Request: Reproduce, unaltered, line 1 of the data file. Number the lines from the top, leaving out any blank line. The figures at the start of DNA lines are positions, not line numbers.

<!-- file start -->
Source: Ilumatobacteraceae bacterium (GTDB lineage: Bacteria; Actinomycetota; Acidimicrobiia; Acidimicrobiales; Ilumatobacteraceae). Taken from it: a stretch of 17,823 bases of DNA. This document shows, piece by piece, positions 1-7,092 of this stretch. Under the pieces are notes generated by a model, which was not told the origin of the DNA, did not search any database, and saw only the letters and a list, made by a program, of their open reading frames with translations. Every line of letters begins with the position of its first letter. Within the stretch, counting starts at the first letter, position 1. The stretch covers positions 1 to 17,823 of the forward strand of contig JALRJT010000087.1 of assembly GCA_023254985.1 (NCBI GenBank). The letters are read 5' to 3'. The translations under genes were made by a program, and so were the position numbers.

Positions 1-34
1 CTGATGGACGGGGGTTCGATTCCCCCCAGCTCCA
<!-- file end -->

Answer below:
Source: Ilumatobacteraceae bacterium (GTDB lineage: Bacteria; Actinomycetota; Acidimicrobiia; Acidimicrobiales; Ilumatobacteraceae). Taken from it: a stretch of 17,823 bases of DNA. This document shows, piece by piece, positions 1-7,092 of this stretch. Under the pieces are notes generated by a model, which was not told the origin of the DNA, did not search any database, and saw only the letters and a list, made by a program, of their open reading frames with translations. Every line of letters begins with the position of its first letter. Within the stretch, counting starts at the first letter, position 1. The stretch covers positions 1 to 17,823 of the forward strand of contig JALRJT010000087.1 of assembly GCA_023254985.1 (NCBI GenBank). The letters are read 5' to 3'. The translations under genes were made by a program, and so were the position numbers.